Okay, so I go to this Korean restaurant for supper. It's home style cooking themed. I've never been before, however, I am a massive kim chi fan. When the food is served, a multiple array of pickles dishes were served with, which was like expansive and amazing variations on kim chi, as well as diversified into mushrooms and various other assorted vegetables and fungi. This hooked me on Korean food, so I ordered a couple of cookbooks. Discovering Korean Cuisine edited by Allisa Park and Growing Up Okay, so I go to this Korean restaurant for supper. It's home style cooking themed. I've never been before, however, I am a massive kim chi fan. When the food is served, a multiple array of pickles dishes were served with, which was like expansive and amazing variations on kim chi, as well as diversified into mushrooms and various other assorted vegetables and fungi. This hooked me on Korean food, so I ordered a couple of cookbooks. Discovering Korean Cuisine edited by Allisa Park and Growing Up in a Korean Kitchen by Hi Soo Shin Hepinstall. I am going to duplicate this review with both books, so bear with me. I adore Discovering Korean Cuisine. I'm a big fan of excellent visuals with good clean easy-to-figure out recipes. And if you are into kim chi, this gives you a number of recipes to work with for kim chi and various other pickles and side dishes. But there's definitely more than just kim chi, there are numerous other great traditional recipes and great pics of. Korean dishes are lovely in that all the food can be added to a dish, but in distinctly separate and equally spaced portions that are visually appealing. Take a gander at Google Images of Korean Food: http://www.google.ca/search?client=sa... Growing Up In a Korean Kitchen This book has less visuals and the pics shown are black and white OR black and white with a hint of orange added. But, no matter, this is still an excellent book. The amount of description that goes into the recipes, not overdone, but really letting you know that the author is in the know. If I had to choose? I couldn't, I'd say get both!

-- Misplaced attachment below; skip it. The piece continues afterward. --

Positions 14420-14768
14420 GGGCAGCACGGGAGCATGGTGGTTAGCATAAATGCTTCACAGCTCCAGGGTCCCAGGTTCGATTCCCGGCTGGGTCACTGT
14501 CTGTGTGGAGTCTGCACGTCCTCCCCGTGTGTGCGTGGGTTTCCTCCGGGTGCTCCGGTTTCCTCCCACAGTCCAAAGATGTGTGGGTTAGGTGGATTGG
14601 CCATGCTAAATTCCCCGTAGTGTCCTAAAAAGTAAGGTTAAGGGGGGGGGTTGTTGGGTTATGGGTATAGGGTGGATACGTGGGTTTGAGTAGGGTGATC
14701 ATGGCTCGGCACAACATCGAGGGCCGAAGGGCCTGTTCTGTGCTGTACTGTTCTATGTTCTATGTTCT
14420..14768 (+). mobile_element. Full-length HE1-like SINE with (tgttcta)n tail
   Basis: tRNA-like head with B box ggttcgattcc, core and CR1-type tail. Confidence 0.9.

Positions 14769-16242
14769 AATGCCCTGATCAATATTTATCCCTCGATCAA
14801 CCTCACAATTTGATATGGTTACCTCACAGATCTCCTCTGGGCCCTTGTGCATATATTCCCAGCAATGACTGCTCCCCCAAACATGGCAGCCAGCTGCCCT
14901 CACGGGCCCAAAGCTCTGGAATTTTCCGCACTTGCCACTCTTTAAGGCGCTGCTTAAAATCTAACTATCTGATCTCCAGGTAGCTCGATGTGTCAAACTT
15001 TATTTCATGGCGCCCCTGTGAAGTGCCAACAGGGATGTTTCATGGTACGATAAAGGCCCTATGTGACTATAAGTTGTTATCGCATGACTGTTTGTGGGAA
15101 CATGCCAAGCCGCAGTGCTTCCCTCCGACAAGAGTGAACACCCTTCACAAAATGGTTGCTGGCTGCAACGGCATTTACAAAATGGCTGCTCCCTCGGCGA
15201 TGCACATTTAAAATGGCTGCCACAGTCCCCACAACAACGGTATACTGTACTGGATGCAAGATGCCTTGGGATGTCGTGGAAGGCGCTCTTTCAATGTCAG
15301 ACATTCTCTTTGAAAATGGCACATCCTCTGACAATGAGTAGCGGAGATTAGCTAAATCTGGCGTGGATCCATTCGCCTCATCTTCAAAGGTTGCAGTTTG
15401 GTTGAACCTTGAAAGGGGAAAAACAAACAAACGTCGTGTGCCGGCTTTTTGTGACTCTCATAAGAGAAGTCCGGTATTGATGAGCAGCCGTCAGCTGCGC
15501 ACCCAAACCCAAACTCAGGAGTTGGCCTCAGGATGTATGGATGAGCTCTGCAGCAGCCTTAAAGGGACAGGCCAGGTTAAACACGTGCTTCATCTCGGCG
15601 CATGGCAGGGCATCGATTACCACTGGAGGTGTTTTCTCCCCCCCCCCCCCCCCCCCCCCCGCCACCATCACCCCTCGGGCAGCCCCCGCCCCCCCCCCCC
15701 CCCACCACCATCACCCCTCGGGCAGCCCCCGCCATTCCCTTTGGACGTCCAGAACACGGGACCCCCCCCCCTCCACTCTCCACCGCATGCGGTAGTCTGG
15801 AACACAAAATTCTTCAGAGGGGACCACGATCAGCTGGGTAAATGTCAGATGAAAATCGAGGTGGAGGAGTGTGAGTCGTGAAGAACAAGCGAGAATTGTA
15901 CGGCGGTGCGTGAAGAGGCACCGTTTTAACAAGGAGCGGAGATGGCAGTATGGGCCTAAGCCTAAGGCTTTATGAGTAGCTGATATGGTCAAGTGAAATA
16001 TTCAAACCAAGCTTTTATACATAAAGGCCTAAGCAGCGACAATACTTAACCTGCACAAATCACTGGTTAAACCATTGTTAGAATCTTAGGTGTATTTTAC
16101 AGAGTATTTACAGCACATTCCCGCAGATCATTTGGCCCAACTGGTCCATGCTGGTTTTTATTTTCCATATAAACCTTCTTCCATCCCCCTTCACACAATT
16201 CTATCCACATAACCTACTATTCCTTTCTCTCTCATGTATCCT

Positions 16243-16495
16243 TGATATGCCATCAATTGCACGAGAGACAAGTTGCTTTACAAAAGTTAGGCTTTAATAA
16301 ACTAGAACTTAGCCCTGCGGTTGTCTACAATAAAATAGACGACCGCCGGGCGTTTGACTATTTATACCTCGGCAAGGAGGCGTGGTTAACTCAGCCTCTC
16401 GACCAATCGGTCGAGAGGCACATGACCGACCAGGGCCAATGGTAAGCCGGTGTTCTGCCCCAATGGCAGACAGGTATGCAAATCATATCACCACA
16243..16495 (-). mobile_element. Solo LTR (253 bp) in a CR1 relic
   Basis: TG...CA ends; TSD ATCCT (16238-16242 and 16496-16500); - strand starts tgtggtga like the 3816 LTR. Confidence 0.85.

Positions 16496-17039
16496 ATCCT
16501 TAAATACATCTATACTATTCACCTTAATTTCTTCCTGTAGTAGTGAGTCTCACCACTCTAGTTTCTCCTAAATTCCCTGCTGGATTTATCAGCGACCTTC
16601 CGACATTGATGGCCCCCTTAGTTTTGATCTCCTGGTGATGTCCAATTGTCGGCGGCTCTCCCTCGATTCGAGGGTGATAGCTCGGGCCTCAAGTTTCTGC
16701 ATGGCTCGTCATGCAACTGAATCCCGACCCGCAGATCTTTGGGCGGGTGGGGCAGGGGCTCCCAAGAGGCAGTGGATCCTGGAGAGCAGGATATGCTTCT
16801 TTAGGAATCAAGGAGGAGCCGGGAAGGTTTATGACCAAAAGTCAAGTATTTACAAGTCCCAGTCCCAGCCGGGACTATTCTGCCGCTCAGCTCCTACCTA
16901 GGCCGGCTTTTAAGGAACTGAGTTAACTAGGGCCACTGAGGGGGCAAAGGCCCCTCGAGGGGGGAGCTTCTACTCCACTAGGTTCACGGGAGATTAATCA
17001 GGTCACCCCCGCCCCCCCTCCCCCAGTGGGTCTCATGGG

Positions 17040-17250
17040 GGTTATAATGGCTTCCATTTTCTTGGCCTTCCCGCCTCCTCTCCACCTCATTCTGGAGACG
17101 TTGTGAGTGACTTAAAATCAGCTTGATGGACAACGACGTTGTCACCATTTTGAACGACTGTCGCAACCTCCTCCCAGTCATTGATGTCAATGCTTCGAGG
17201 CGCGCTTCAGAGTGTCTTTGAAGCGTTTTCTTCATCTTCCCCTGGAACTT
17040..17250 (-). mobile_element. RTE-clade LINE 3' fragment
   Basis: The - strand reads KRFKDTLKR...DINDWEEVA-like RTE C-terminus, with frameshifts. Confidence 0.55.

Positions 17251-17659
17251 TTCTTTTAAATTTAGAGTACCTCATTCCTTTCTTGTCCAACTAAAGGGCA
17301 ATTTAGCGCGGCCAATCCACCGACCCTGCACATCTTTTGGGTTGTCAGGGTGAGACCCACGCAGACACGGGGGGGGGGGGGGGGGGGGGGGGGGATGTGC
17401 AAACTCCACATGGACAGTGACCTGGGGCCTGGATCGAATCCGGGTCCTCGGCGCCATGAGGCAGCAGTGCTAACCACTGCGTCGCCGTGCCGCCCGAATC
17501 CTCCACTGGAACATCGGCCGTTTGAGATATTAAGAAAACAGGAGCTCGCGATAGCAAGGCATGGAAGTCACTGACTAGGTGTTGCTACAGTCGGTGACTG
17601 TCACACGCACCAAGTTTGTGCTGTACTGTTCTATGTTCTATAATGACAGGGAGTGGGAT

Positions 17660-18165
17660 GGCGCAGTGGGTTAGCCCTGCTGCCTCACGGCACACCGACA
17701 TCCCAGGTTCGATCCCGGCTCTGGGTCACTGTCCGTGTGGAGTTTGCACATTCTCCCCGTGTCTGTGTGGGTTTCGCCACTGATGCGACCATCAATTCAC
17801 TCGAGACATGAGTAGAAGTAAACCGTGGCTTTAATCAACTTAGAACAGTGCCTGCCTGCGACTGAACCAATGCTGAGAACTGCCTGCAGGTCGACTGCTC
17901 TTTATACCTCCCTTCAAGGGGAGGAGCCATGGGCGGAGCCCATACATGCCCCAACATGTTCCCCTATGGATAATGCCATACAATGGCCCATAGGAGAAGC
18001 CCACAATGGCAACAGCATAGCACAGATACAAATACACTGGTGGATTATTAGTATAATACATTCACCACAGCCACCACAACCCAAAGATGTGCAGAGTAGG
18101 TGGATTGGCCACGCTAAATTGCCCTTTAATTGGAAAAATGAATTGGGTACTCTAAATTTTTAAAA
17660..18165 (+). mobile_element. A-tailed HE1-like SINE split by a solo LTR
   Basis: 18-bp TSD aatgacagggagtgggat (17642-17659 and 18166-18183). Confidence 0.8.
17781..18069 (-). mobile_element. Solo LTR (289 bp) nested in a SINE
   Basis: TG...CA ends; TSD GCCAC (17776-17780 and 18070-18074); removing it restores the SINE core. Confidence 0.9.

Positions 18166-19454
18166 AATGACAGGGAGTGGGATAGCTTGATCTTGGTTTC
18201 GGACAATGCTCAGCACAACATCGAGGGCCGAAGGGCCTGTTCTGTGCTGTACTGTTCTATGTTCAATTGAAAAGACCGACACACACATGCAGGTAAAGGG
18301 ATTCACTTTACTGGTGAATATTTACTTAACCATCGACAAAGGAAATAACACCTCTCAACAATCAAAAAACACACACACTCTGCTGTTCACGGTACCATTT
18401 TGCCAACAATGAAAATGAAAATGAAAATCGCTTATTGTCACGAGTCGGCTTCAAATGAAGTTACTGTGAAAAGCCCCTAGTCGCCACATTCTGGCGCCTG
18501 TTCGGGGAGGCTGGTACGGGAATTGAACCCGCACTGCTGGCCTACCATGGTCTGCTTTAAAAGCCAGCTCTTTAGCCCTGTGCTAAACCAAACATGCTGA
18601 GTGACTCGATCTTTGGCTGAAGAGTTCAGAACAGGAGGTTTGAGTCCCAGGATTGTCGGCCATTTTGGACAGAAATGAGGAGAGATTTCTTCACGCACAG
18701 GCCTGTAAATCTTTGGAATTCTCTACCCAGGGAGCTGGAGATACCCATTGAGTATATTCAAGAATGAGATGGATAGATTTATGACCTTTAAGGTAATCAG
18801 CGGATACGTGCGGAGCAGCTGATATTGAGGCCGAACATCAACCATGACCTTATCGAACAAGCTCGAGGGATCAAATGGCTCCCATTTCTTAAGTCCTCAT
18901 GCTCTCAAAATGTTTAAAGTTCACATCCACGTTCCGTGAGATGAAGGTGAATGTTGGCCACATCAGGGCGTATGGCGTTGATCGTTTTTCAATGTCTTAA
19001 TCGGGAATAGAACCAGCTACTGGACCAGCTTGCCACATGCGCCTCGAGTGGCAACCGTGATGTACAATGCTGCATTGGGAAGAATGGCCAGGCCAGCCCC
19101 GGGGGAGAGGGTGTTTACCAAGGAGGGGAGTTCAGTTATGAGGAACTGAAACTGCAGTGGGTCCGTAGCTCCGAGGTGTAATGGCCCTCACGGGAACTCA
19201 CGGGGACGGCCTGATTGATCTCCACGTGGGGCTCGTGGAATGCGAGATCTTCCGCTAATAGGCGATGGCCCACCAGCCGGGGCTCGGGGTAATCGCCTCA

3. 4 out of 5

    Dray

    I liked this book quite a bit. Korean food is a recently acquired taste for me and like many Asian cuisines, it has a long and glorious history, codified into the national culture and customs. This cookbook does a good job of presenting mostly traditional recipes. Well worth reading.

  4. 5 out of 5

    Abigail